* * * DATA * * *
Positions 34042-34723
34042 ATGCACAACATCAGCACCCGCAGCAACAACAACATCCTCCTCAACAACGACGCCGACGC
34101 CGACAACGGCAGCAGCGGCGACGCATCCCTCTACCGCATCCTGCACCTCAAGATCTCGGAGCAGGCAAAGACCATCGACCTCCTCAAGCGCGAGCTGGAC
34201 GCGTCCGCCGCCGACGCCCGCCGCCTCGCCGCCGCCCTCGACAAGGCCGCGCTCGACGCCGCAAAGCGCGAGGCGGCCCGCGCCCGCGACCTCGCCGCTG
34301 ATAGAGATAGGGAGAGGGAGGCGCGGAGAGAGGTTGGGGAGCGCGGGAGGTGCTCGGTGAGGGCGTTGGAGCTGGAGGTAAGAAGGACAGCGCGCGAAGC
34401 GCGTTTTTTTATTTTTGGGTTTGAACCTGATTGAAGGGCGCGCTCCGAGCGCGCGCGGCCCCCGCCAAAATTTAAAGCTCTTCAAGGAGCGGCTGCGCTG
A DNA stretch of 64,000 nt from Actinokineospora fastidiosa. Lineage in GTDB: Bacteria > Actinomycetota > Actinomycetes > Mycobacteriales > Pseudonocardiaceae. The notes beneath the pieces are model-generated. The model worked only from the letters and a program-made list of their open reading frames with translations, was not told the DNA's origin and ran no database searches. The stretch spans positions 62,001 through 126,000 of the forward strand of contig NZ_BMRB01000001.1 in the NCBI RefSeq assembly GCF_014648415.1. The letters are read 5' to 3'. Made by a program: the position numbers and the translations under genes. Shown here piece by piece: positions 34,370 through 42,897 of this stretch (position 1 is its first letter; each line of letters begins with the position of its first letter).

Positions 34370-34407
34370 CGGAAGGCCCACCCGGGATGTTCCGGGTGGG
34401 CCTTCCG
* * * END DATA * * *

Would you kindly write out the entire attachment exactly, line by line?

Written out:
Positions 34042-34723
34042 ATGCACAACATCAGCACCCGCAGCAACAACAACATCCTCCTCAACAACGACGCCGACGC
34101 CGACAACGGCAGCAGCGGCGACGCATCCCTCTACCGCATCCTGCACCTCAAGATCTCGGAGCAGGCAAAGACCATCGACCTCCTCAAGCGCGAGCTGGAC
34201 GCGTCCGCCGCCGACGCCCGCCGCCTCGCCGCCGCCCTCGACAAGGCCGCGCTCGACGCCGCAAAGCGCGAGGCGGCCCGCGCCCGCGACCTCGCCGCTG
34301 ATAGAGATAGGGAGAGGGAGGCGCGGAGAGAGGTTGGGGAGCGCGGGAGGTGCTCGGTGAGGGCGTTGGAGCTGGAGGTAAGAAGGACAGCGCGCGAAGC
34401 GCGTTTTTTTATTTTTGGGTTTGAACCTGATTGAAGGGCGCGCTCCGAGCGCGCGCGGCCCCCGCCAAAATTTAAAGCTCTTCAAGGAGCGGCTGCGCTG
A DNA stretch of 64,000 nt from Actinokineospora fastidiosa. Lineage in GTDB: Bacteria > Actinomycetota > Actinomycetes > Mycobacteriales > Pseudonocardiaceae. The notes beneath the pieces are model-generated. The model worked only from the letters and a program-made list of their open reading frames with translations, was not told the DNA's origin and ran no database searches. The stretch spans positions 62,001 through 126,000 of the forward strand of contig NZ_BMRB01000001.1 in the NCBI RefSeq assembly GCF_014648415.1. The letters are read 5' to 3'. Made by a program: the position numbers and the translations under genes. Shown here piece by piece: positions 34,370 through 42,897 of this stretch (position 1 is its first letter; each line of letters begins with the position of its first letter).

Positions 34370-34407
34370 CGGAAGGCCCACCCGGGATGTTCCGGGTGGG
34401 CCTTCCG